The Art of Collaboration

Art students in James Rees’s classes at Provo High School have had the opportunity to work collaboratively with the community during the last couple of years to beautify the schools of young children. Two different murals were created for Mountainland Head Start – one for the school in Orem and one for the school in Lehi.

The first mural was created in collaboration with elementary students from Lakeview Elementary School in Provo. Art teacher Elicia Gray’s students created artworks depicting robots. Then, Rees’s students incorporated the robots into the mural. About 80 students total – elementary and high school – helped to create the piece. Street artist Scott Stanley, from Salt Lake City, helped the students to make the works on the mural cohesive.

 

The second mural was created in the gallery of the Provo Towne Centre Mall. On a Saturday morning, doughnuts were served and the public was invited to work collaboratively on the artwork. About 55 community members and 45 of Rees’s students helped to create the piece. Again, Scott Stanley pulled it all together with color, line and texture.

Rees said that he is a strong advocate for a connection between his students and their community. “The arts pull the community together,” he said.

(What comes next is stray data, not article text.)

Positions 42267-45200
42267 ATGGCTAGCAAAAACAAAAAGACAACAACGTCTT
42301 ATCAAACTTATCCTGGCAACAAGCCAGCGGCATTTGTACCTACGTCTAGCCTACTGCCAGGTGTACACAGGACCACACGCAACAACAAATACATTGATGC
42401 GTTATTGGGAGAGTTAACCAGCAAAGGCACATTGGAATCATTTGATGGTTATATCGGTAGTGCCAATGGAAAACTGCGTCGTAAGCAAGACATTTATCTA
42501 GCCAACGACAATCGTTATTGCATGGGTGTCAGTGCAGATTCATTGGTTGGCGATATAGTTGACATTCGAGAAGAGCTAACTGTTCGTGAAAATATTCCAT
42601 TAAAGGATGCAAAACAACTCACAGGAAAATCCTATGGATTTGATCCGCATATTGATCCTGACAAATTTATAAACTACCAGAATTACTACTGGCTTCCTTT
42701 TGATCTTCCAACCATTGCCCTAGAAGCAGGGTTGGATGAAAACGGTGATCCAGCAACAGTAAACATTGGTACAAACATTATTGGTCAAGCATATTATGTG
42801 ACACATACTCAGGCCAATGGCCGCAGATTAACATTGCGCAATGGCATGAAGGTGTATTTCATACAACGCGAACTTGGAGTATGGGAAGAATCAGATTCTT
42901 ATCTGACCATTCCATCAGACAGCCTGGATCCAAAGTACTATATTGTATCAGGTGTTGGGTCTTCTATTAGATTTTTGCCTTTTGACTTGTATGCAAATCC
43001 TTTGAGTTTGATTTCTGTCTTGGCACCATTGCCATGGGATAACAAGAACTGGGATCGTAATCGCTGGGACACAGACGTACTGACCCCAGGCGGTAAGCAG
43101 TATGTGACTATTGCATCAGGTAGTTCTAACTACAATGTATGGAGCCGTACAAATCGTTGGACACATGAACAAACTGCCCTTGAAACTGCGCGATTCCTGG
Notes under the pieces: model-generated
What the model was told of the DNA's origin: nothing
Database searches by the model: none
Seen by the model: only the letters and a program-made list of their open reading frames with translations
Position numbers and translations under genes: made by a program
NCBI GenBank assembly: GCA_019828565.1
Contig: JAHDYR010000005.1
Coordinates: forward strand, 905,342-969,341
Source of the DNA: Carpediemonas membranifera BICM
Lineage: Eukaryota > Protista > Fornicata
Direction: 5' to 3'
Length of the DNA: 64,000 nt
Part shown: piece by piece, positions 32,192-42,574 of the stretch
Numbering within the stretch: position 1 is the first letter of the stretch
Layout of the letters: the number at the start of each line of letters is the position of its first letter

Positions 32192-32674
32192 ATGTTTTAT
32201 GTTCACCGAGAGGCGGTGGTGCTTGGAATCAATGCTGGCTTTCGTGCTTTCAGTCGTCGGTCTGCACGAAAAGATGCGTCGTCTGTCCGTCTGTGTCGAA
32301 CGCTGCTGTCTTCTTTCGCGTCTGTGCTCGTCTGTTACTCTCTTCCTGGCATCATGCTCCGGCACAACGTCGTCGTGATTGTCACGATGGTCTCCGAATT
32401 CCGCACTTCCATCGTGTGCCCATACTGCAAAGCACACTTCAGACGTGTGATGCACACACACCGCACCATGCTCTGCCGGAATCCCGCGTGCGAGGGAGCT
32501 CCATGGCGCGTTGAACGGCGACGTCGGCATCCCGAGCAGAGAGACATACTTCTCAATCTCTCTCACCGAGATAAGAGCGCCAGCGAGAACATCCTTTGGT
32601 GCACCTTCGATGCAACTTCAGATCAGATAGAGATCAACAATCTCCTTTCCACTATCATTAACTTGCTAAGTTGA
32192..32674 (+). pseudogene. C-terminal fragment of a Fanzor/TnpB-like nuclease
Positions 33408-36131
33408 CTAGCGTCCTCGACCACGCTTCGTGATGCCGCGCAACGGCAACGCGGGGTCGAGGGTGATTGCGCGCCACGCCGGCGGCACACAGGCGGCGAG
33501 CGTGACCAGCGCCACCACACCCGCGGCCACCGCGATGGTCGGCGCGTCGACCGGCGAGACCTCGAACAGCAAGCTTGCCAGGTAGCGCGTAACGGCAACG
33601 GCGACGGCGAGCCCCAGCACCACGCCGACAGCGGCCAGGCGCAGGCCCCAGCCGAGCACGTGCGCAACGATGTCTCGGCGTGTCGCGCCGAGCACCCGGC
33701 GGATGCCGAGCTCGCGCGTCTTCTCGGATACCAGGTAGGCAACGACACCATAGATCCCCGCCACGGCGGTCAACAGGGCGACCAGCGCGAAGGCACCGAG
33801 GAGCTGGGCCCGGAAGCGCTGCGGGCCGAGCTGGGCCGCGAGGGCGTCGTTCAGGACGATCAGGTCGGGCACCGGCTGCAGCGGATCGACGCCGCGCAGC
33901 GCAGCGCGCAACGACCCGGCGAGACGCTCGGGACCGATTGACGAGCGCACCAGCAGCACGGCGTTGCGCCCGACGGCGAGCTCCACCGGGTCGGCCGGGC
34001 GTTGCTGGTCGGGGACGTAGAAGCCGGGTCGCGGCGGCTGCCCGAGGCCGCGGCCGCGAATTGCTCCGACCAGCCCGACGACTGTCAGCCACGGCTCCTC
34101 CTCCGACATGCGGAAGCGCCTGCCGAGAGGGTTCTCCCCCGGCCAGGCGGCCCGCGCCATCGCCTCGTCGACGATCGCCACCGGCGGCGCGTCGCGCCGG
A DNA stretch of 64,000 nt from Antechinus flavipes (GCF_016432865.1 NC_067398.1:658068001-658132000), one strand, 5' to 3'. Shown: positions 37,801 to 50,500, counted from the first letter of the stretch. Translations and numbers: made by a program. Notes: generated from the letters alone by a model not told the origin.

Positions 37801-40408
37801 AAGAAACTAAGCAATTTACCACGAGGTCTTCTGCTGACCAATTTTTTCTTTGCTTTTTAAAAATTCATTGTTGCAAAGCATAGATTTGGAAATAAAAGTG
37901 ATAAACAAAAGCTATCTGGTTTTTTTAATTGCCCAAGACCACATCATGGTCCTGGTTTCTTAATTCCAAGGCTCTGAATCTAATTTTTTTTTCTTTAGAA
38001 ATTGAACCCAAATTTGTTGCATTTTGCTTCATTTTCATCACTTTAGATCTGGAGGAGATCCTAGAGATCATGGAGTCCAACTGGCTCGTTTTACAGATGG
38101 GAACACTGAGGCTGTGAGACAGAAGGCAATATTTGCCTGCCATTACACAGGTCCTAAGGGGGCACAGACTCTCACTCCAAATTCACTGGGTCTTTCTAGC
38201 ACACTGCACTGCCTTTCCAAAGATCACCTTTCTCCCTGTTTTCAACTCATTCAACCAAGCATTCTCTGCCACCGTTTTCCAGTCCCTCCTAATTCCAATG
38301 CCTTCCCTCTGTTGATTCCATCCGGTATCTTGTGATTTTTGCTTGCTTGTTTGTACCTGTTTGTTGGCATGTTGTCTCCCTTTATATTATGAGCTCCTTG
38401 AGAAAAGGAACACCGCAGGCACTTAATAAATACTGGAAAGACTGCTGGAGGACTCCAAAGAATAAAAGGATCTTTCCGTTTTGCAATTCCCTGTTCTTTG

In the cases of the two murals, the younger preschool children who attend Mountainland Head Start will benefit for years to come from being exposed to the large, colorful artworks. The older students – both the elementary and the high school artists, benefit because they worked together to create something that they were able to share with others.

These two projects are not the only ones that Rees’s students create to benefit the community. For nine years, his students have created pottery to donate to “Bowls For Humanity,” an annual fundraiser sponsored by Provo’s Food and Care Coalition to help the homeless.

Rees, who is involved with and a supporter of BYU ARTS Partnership, believes strongly in the benefits of the arts in the schools.  In addition to the arts being a vehicle for community connection, they are also a means of integrating multiple curricular areas. Participation in the arts helps to build empathy and connections outside of school, according to Rees. “Arts are directly applicable outside the classroom,” he said.

Laura Giles is a lover of all things art, a first-grade teacher in Alpine School District, a writer for The Daily Herald newspaper, an Arts Leadership Academy graduate, and has earned the Arts Integration Endorsement from Brigham Young University. She can be reached at LauraCGiles@gmail.com.

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